# Simple peak finder solution - O(log n)

I attempted a solution to a seemingly simple problem:

### Peak Finder

Let input be a list. input[i] is a peak if input[i] > input[i + 1] and input[i] > input[i - 1].

Implement a recursive algorithm of time complexity $O(\log n)$ to find a peak if it exists.

def peakFinder(input):
n = len(input)
middleIndex = n/2
middleIsMax = input[middleIndex] > input[middleIndex + 1] and input[middleIndex] > input[middleIndex - 1]

# base case
if middleIsMax:
return input[middleIndex]

leftArray = input[:middleIndex]
rightArray = input[middleIndex:]

moveRight = input[middleIndex + 1] > input[middleIndex] and input[middleIndex + 1] > input[middleIndex - 1]

moveLeft = input[middleIndex - 1] > input[middleIndex] and input[middleIndex - 1] > input[middleIndex + 1]

# recursive case
if moveRight:
return peakFinder(rightArray)
elif moveLeft:
return peakFinder(leftArray)

print peakFinder([2, 41, 17, 11, 13, 7])


Are there improvements to be made? Is the time complexity $O(\log n)$?

• I think O(n) time will be needed if there can be arbitrarily large flat sections in input. – Janne Karila Jan 2 '15 at 8:21
• Consider the list x =  +  * n; random.shuffle(x). Finding the index of the 1 is equivalent to finding the peak and takes $\mathcal{O}(n)$ time. If there can't be any flats, consider x = list(range(n)); x[random.randrange(n)] += 2. Again, this is $\mathcal{O}(n)$ since it is isomorphic to the previous question. – Veedrac Jan 2 '15 at 8:44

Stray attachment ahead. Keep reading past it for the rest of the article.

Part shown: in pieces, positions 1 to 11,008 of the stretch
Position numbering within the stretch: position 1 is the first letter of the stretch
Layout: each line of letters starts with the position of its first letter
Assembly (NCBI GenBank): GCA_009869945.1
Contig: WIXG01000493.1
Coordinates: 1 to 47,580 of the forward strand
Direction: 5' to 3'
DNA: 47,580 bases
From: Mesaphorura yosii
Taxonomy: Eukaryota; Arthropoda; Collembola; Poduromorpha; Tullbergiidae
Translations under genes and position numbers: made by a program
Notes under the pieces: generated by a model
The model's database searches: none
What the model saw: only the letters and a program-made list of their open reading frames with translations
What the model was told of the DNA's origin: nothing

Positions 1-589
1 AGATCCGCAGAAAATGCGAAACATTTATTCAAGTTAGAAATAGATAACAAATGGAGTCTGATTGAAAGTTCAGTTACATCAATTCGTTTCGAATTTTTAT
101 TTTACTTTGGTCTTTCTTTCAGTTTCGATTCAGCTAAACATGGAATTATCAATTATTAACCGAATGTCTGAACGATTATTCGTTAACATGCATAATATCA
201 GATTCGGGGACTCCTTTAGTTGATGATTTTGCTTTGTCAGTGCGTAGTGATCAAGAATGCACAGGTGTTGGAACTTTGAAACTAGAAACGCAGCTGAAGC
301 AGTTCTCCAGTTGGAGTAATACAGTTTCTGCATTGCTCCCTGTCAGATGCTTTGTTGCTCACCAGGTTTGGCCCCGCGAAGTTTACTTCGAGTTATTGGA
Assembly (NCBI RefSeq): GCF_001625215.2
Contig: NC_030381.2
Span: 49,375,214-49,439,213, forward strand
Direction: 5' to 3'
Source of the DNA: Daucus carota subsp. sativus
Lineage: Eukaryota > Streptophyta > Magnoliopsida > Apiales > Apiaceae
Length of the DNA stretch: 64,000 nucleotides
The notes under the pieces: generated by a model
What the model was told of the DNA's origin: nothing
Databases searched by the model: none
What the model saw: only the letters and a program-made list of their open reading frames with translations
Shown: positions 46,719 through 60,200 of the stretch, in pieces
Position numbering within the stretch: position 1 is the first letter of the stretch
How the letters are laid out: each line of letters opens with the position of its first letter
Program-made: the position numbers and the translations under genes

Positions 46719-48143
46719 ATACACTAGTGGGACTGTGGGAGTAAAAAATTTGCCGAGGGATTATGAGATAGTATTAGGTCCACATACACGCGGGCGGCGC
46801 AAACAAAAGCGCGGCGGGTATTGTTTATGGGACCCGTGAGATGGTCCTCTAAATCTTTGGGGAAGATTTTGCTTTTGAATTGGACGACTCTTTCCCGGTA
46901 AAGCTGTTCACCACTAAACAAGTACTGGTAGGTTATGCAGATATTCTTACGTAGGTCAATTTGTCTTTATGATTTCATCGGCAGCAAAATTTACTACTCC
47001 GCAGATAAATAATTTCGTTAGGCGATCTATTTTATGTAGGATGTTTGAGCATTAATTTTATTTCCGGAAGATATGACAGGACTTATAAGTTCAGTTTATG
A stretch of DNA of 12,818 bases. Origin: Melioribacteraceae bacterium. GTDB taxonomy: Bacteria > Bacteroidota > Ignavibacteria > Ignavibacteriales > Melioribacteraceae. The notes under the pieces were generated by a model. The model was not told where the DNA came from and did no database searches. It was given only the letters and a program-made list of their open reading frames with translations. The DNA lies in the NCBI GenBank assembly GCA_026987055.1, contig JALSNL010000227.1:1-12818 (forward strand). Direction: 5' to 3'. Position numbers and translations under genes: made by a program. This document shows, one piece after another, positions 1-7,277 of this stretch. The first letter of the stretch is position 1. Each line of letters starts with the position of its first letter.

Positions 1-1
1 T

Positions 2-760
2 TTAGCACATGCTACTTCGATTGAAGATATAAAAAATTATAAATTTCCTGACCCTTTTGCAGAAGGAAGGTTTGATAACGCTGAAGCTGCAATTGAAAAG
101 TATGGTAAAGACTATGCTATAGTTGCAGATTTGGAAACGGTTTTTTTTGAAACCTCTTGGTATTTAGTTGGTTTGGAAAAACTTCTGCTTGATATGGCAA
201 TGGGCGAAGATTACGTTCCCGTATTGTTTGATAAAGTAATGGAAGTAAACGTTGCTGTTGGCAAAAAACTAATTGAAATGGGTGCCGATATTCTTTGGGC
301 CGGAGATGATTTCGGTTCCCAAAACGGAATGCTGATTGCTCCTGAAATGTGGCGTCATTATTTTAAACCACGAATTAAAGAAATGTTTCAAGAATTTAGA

• If I change to print peakFinder([2, 9, 17, 11, 13, 7]) I get a runtime error. I think that you are missing a base case and skipping possible solutions. – Brythan Jan 2 '15 at 8:58
• I will look into fixing my implementation. Thank you for weighing in. – ng-hacker-319 Jan 2 '15 at 9:07
• This showed up in the close queue as being broken. I feel OP should be given benefit of the doubt as it appears they didn't know it was broken. I think we can consider the case @Brythan found to be a bug/corner case. – RubberDuck Jan 2 '15 at 15:22

• Slicing a list, as in leftArray = input[:middleIndex], creates a copy and takes $O(n)$ time. You can avoid that by passing the whole list together with left and right indices as function arguments.
• Another problem with the slicing approach is that you need to look at three values to recognize the peak, but the slices can become shorter than three elements.
• Python's chained comparison would be handy here:

middleIsMax = input[middleIndex - 1] < input[middleIndex] > input[middleIndex + 1]

• the definition of this problem should include the equal case, otherwise you will have to do a linear search on this problem.

input[i] is a peak if input[i] >= input[i + 1] and input[i] >= input[i - 1].

• this method does not work for input [0, 0, 0], because there is no max, you can not moveRight or moveLeft according to your code.

• this method cannot handle null, empty array, or one item array. (I do not know much about Python, so let me know if I am wrong on this one.)

• No need to compare input[middleIndex + 1] with input[middleIndex - 1], because all you care about is if they are greater than input[middleIndex]

Edited: Here is my implementation of peak finder in Java. Hope it can help.

Implementation of peak finder